Historical Fiction: Resurrection, by Tucker Malarkey


My rating: 3 of 5 stars

British army nurse Gemma Bastion is struggling to recover from the horrors of WWII when her archaeologist father dies in Cairo. She travels there for his memorial service, staying at the home of his closest friend. Very shortly, it becomes apparent that he must have been murdered, and Gemma determines to discover how and why. As she clears out his office at the archaeology museum, she comes to suspect that his work, centering upon ancient papyrus scrolls, lead directly to his death.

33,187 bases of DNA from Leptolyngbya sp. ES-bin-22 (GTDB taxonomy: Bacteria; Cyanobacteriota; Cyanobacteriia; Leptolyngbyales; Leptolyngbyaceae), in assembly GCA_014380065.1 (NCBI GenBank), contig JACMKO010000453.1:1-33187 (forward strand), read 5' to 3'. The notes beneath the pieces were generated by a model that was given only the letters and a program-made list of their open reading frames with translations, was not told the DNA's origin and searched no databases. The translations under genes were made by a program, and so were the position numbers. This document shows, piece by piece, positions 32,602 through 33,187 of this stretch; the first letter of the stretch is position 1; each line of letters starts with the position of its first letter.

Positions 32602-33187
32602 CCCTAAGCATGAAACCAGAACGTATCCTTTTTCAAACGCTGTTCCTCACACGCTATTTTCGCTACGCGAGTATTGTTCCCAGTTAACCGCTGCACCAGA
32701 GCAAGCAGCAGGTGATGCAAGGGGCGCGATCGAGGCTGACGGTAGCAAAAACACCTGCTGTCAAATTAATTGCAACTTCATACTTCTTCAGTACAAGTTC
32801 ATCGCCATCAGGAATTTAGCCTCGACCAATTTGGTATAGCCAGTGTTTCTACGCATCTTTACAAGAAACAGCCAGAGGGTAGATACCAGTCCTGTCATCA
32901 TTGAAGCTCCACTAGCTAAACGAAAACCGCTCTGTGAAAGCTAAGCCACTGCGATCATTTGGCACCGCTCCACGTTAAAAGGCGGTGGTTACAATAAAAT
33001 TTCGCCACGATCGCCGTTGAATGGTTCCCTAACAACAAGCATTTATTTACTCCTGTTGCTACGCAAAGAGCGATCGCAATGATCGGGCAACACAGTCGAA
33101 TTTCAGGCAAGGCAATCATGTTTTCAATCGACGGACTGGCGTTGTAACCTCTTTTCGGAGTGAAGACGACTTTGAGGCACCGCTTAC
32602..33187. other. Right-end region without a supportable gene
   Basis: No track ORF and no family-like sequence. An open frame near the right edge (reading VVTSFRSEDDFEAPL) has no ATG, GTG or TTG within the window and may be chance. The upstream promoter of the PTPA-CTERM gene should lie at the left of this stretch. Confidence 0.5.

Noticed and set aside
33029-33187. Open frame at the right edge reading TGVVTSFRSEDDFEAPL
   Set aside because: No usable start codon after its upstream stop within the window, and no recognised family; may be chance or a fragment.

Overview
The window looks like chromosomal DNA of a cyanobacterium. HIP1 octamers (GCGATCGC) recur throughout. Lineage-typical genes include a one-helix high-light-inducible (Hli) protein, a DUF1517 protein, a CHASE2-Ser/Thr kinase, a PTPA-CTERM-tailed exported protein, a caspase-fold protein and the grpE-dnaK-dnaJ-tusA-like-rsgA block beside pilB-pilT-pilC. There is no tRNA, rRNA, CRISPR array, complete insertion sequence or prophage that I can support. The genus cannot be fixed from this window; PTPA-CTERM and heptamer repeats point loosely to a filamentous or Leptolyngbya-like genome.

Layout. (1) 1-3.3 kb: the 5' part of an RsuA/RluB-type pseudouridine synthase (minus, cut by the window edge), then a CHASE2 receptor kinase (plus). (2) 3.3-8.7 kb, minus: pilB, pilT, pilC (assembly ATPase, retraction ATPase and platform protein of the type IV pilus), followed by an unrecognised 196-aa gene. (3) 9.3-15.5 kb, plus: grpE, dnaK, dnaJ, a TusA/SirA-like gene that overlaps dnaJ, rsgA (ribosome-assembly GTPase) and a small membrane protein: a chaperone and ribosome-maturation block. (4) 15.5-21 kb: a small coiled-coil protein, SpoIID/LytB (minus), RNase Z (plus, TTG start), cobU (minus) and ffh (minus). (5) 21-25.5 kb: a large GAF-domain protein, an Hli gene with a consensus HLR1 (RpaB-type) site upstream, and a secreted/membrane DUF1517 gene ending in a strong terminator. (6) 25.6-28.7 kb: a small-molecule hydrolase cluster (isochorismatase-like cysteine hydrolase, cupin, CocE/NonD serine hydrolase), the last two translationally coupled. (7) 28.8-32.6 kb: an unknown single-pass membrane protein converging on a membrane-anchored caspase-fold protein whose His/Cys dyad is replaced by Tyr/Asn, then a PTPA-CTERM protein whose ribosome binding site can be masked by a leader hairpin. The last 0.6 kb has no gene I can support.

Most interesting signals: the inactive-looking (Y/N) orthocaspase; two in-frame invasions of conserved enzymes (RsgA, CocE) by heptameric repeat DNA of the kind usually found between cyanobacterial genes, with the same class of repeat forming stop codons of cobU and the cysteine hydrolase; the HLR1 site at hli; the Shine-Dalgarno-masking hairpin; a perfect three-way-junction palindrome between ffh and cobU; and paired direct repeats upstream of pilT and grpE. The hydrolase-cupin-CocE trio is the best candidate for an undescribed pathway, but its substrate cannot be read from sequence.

Author Malarkey does a creditable job of resurrecting the English colony in late 1940’s Cairo. She also resurrects the themes that drove The DaVinci Code, from that earlier perspective. There’s little new here, and the plot tends to drag in the middle. But Resurrection is an adequately presented novel about a young woman, her quest for truth, her recovery from trauma, and her growing desire to reconnect with humanity and love again. Conservative Christians will probably take offense, but this is a well written version of the historical data that has given rise to so much recent controversy.


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